You know that has always been a last ditch effort... as seawater is corrosive, and in the long-term, it will have quite the negative impact on the containment vessels' ability to ... contain.

Hot Town, Summer In The City
March 25, the government of Japan advises (but does not enforce) residents living between 20 and 30 kilometers (12.43 - 18.64 miles) from the Fukushima power plant to consider voluntary evacuation.

Why would they do that if there wasn't already a clear and present danger?

The good news: Reactor No. 1 receives freshwater into it, rather than seawater.

Not the other reactors, however

Is it a coincidence, that Reactor No.1's temperature drops from 400°C (752°F) to a reasonable and safer 204.5°C (400.1°F). Maybe... the seawater may be corrosive, but it does not have a greater or less effect on temperature than freshwater... at least not to THAT extreme.

And, the bad... for some reason a pair of Japanese travelers to China, departing from Tokyo are found to be sick, suffering from very high and dangerous levels of radiation, and are hospitalized in China.

That's weird. Unless they were IN the evacuation zone area while the early crap was hitting Dai-ichi, there's no reason for them to be so affected... there's a bigger story here, but I don't have ANY answers for it without talking to those two people directly. And that ain't happening.

Still... a collection of radiation data from outside the facility shows the seawater collected to contain Iodine 131 - a very radioactive element - to be at 103.9x the safe and legal limit.

On March 26, 2011, Reactor No. 2 gets an injection of freshwater!

But... seawater collection from a site 330 meters south of Dai-ichi shows that yesterdays 103.9x legal limit of Iodine 131 is up to 1,250x the legal limit.

To me, that suggests that radiation from the reactors is seeping out from the supposedly contained facility at a faster rate... because the crack in some floor is getting larger... and/or because one of the reactors just got a boost of more water... whatever... something bad is leaking from Dai-ichi and leeching its way down and into the seawater in and around the facility.

At 1,250x the legal amount, we could be talking about an ecological disaster in the waters around Fukushima.

Cesium 134 is at 117.3x the legal limit.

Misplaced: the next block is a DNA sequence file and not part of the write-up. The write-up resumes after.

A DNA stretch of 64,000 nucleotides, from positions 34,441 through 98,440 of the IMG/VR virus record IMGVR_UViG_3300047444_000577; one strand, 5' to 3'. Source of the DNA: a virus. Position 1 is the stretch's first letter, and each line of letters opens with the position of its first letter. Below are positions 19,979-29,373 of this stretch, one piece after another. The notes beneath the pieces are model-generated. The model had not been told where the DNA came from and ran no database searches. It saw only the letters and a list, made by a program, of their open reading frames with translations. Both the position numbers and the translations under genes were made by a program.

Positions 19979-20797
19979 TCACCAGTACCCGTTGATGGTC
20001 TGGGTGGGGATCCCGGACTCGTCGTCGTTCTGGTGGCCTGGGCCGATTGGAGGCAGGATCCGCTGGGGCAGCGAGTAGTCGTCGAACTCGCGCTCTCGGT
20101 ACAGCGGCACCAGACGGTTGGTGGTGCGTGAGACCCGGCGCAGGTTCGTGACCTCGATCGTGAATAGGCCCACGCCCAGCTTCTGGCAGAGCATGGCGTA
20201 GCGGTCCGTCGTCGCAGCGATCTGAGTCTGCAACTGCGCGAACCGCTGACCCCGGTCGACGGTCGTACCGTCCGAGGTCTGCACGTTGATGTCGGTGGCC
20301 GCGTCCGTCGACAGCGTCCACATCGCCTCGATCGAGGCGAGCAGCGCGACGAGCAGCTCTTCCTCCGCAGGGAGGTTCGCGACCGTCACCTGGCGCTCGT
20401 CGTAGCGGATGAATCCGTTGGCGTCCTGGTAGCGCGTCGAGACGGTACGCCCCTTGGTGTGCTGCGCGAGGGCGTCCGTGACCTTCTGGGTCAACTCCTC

Cesium 137 is at 79.6x the legal limit.

A few days later on March 28, 2011, TEPCO discovers water leaking INTO the turbine buildings of Reactor No. 1, Reactor No. 2 and Reactor No. 3 contain radiation levels as high as 1,000 millisieverts... which is to say that exposure to that amount of radiation is enough to kill a person within four to five hours.

I'm skipping a day, because while stuff happened, it wasn't epic. On March 30, guess what...

Smoke at Reactors No. 1-4... that's 1, 2, 3 and 4. But it's white smoke, not black. That's good right? Or is it a different type of bad?

Is it smoke or is it actually steam being vented? People say it's smoke, but people at that time are saying a lot of things. Take a grain of salt with this factoid.

Well... in Reactor No. 1, the water levels fall, so they pump freshwater in via electrical pumps (instead of fire trucks)... so at least things are getting back to their old self .. er, as far as electricity goes.

But why are temperatures rising in Reactor No. 2 again? Holy crap... they pump more freshwater in there, too!

And to end the month (March 31) on a high note, the Nuclear and Industrial Safety Agency (NISA) of Japan says that water sampled near the plant's seawater discharge point contains 4,385x the safety level, which is an increase from the March 29 sample where it was only 3,355x above the safety limit.

That's all for today... after this, we hit April... and while it is inanimate, Dai-ichi continues to play tricks on the people around it, and causes concern of a very dangerous situation where Japan could be host to a new type of fish, that the 2D people of Springfield know as Blinky.

If you don't get that, you will tomorrow.

Kanpai,
Andrew Joseph